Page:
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Google lawsuit remains on hold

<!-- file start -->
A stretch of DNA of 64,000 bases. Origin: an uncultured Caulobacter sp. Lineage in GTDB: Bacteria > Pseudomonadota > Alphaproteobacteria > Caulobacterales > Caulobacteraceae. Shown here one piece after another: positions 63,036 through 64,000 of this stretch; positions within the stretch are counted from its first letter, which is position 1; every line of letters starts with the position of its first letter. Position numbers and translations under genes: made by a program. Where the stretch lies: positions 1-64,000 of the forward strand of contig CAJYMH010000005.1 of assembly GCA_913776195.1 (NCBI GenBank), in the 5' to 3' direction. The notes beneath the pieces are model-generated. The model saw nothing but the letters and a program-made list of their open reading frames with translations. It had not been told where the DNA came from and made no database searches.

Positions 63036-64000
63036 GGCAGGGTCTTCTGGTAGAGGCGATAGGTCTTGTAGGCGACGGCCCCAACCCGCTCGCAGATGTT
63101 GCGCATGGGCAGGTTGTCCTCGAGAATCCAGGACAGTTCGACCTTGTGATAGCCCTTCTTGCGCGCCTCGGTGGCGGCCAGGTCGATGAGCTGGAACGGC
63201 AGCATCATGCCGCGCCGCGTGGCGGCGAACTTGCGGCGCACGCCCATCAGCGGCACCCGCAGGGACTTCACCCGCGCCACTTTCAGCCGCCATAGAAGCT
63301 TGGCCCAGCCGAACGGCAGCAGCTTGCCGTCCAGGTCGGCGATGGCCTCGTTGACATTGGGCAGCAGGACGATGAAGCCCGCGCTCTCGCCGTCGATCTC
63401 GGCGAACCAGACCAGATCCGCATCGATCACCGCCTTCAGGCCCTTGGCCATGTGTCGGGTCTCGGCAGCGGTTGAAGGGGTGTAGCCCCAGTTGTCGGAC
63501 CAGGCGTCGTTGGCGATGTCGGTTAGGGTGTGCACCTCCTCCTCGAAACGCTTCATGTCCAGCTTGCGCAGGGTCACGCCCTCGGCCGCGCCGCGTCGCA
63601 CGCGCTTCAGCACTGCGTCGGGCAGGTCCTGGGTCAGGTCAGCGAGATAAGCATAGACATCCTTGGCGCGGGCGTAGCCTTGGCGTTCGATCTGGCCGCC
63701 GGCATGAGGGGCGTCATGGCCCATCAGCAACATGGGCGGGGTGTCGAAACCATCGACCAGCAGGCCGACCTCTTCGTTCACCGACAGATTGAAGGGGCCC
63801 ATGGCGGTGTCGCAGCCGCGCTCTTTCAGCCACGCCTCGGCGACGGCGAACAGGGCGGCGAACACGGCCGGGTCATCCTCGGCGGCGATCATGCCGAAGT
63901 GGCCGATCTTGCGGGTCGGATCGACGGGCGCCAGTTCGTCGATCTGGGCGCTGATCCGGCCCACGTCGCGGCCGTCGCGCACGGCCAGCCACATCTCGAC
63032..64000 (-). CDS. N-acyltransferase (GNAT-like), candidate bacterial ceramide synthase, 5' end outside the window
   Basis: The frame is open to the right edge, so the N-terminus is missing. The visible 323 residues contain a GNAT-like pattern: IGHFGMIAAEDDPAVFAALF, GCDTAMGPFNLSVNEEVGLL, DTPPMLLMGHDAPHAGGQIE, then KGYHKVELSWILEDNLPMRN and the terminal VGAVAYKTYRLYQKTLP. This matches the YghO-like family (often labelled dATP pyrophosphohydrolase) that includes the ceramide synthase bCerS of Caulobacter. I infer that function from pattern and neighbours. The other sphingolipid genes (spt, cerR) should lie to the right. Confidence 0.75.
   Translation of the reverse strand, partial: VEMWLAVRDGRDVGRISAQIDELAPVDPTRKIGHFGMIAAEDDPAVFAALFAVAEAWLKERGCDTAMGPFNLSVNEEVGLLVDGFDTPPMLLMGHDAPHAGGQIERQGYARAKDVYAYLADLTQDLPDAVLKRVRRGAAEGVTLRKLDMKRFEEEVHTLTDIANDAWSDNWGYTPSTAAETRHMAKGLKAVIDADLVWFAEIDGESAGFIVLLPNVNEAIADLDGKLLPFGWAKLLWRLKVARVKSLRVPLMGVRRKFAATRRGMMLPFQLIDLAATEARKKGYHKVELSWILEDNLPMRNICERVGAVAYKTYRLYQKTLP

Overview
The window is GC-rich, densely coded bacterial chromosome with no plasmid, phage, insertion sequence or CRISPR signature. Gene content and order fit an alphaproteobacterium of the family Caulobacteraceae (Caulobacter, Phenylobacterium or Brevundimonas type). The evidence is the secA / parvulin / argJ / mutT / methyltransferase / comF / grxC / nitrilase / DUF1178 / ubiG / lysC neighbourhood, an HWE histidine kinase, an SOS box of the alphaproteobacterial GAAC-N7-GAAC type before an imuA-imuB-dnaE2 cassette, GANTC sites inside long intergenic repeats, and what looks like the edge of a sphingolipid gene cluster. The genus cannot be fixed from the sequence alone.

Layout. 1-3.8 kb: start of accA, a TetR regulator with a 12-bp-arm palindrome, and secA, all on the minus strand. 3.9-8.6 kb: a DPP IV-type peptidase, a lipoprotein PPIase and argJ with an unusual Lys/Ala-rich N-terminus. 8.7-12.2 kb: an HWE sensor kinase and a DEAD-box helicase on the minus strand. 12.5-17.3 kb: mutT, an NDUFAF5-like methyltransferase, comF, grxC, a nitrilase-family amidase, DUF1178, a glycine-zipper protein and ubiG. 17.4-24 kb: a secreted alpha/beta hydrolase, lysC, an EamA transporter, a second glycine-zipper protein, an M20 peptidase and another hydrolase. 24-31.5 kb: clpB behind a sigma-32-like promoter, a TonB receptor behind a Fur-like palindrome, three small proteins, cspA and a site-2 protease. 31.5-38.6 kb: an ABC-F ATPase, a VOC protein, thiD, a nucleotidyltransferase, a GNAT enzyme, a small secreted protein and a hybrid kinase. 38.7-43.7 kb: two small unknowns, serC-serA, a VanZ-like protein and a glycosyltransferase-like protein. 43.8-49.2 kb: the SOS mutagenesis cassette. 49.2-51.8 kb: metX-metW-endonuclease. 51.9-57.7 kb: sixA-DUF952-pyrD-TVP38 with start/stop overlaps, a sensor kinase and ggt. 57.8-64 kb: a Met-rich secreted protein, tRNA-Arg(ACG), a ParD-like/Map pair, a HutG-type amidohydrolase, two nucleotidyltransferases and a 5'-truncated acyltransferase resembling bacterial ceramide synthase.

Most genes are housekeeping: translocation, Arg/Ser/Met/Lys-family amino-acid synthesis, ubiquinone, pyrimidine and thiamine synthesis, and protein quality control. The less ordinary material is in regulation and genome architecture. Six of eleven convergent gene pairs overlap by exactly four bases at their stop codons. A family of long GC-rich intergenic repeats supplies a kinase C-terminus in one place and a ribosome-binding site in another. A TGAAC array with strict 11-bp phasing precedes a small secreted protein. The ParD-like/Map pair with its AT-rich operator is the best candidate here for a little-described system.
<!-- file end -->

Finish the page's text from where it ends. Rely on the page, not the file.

first_img AD Quality Auto 360p 720p 1080p Top articles1/5READ MOREWalnut’s Malik Khouzam voted Southern California Boys Athlete of the Week Responding to a lawsuit filed by Microsoft, Washington state judge Steven Gonzalez last month issued an order that prevents Lee from working on search technology or directing much of the work to be done at a Chinese research and development office that Google hired him to run. The noncompete agreement expires in July 2006 – one year after Google lured him away from Microsoft with a $10 million compensation package. Google hoped to free up Lee this year by filing a suit in California, a state with a history of rejecting noncompete employment causes. Washington, in contrast, honors noncompete agreements. Although Lee signed his Microsoft contract in Washington, Google asserts California law should apply because its headquarters is in Silicon Valley and Lee moved to the state as soon as he left Redmond, Wash.-based Microsoft. Whyte decided Google could make the same arguments in the Washington trial. SAN RAMON – A federal judge has rebuffed Google Inc.’s attempt to remove court-ordered restrictions limiting its employment of prized computer scientist Kai-Fu Lee, whose recent defection from Microsoft Corp. exposed the escalating tensions between two of the world’s best-known companies. In a ruling late Thursday, U.S. District Judge Ronald Whyte declined to become involved in the legal battle over Lee until next year’s completion of a Washington state trial on the validity of a noncompete agreement Lee signed when he joined Microsoft in 2000. Whyte’s stay of the San Jose lawsuit filed by Google finalizes a tentative ruling he issued two weeks ago in a case pitting the Internet’s search engine leader against the world’s largest software maker. The Washington trial isn’t scheduled to begin until Jan. 9, meaning it will be several more months before there’s any chance for Lee to carry out all the duties that Google hired him to do. “Continuing to hear arguments in California would potentially waste judicial resources,” Whyte wrote in his 13-page order. Microsoft spokesman Jack Evans said the company is pleased with Whyte’s decision. Michael Kwun, Google’s litigation counsel, said the company is looking forward to the Washington trial, although it “would have preferred a ruling on the merits” of its California lawsuit. The struggle over Lee, previously little known outside the high-tech industry, has cast a spotlight on the behind-the-scenes acrimony brewing between Google and Microsoft. A sworn deposition given by a former Microsoft employee in the Washington state case depicted Microsoft CEO Steve Ballmer as an obscenity-spewing leader on a mission to destroy Google – a characterization that Ballmer labeled a gross exaggeration. Other evidence and testimony showed Google hungrily pursuing Lee, who passed along confidential Microsoft documents during the courtship. The strife has been triggered by Google’s rapid rise in just seven years of existence. The company’s dominance of the lucrative Internet search engine has provided Google’s management with the money to introduce an array of new software, including products that eventually could morph into a threat to Microsoft’s long-running dominance of the personal computer. 160Want local news?Sign up for the Localist and stay informed Something went wrong. Please try again.subscribeCongratulations! You’re all set!last_img

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